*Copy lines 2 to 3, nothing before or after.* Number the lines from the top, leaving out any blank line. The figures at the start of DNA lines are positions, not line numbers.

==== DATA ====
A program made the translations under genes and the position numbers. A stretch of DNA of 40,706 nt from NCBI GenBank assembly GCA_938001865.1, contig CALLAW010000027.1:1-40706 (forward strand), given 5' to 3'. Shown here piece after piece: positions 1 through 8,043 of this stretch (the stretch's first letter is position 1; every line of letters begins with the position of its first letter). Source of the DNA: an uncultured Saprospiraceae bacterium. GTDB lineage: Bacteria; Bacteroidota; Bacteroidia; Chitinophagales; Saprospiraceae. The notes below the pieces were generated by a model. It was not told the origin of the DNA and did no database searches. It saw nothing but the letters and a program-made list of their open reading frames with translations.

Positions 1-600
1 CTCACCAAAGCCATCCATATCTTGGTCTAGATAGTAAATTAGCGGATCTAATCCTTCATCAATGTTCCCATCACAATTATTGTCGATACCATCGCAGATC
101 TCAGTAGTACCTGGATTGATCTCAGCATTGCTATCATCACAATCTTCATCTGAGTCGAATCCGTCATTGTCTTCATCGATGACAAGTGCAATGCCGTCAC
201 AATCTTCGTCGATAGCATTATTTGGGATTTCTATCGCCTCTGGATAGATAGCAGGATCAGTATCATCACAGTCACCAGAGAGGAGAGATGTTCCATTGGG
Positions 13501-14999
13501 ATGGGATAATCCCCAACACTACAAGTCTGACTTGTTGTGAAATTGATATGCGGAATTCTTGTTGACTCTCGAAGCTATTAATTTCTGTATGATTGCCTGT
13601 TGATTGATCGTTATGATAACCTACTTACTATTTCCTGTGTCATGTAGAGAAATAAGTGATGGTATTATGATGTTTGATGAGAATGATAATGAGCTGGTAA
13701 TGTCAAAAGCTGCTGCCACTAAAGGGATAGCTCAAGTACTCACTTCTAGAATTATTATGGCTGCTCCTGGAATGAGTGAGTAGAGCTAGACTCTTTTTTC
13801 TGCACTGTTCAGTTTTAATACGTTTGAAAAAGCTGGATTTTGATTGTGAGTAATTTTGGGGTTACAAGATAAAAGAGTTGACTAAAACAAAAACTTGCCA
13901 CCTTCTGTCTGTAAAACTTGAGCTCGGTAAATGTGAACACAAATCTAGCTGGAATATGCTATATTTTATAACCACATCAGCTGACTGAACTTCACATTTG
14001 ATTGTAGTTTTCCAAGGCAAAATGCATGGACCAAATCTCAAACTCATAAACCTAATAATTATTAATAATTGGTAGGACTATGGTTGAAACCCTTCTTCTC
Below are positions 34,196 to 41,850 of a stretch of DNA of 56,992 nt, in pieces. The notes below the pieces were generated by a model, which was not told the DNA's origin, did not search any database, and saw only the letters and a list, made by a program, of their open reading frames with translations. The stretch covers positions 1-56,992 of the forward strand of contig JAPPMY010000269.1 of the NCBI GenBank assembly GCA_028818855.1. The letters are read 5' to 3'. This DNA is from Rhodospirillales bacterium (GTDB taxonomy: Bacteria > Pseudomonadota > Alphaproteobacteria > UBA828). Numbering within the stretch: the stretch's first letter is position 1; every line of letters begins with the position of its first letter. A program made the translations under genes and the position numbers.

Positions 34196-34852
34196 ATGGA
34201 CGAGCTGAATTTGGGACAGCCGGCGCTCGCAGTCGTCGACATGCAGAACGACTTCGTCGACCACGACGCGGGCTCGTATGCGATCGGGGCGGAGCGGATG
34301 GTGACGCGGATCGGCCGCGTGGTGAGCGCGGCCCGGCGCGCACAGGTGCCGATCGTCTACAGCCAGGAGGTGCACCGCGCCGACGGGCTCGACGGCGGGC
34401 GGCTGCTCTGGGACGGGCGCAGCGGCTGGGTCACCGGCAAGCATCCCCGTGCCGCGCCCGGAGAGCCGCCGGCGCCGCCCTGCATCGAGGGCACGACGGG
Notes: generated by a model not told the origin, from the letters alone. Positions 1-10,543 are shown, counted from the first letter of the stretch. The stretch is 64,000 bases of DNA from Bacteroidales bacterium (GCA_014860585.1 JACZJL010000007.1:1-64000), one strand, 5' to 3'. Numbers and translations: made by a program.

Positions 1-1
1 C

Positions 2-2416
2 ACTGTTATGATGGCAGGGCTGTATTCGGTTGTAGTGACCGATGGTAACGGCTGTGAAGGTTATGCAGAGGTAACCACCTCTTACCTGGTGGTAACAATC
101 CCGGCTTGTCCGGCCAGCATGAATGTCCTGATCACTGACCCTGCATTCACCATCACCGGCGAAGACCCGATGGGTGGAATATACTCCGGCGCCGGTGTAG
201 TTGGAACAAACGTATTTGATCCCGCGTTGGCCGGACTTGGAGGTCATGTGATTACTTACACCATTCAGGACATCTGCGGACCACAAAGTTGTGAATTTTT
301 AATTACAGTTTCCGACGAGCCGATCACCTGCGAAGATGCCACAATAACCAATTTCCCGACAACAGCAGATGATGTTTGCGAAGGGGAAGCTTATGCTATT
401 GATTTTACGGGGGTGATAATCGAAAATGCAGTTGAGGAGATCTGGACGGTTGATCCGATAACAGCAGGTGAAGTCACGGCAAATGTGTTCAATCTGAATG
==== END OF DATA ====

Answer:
Positions 1-600
1 CTCACCAAAGCCATCCATATCTTGGTCTAGATAGTAAATTAGCGGATCTAATCCTTCATCAATGTTCCCATCACAATTATTGTCGATACCATCGCAGATC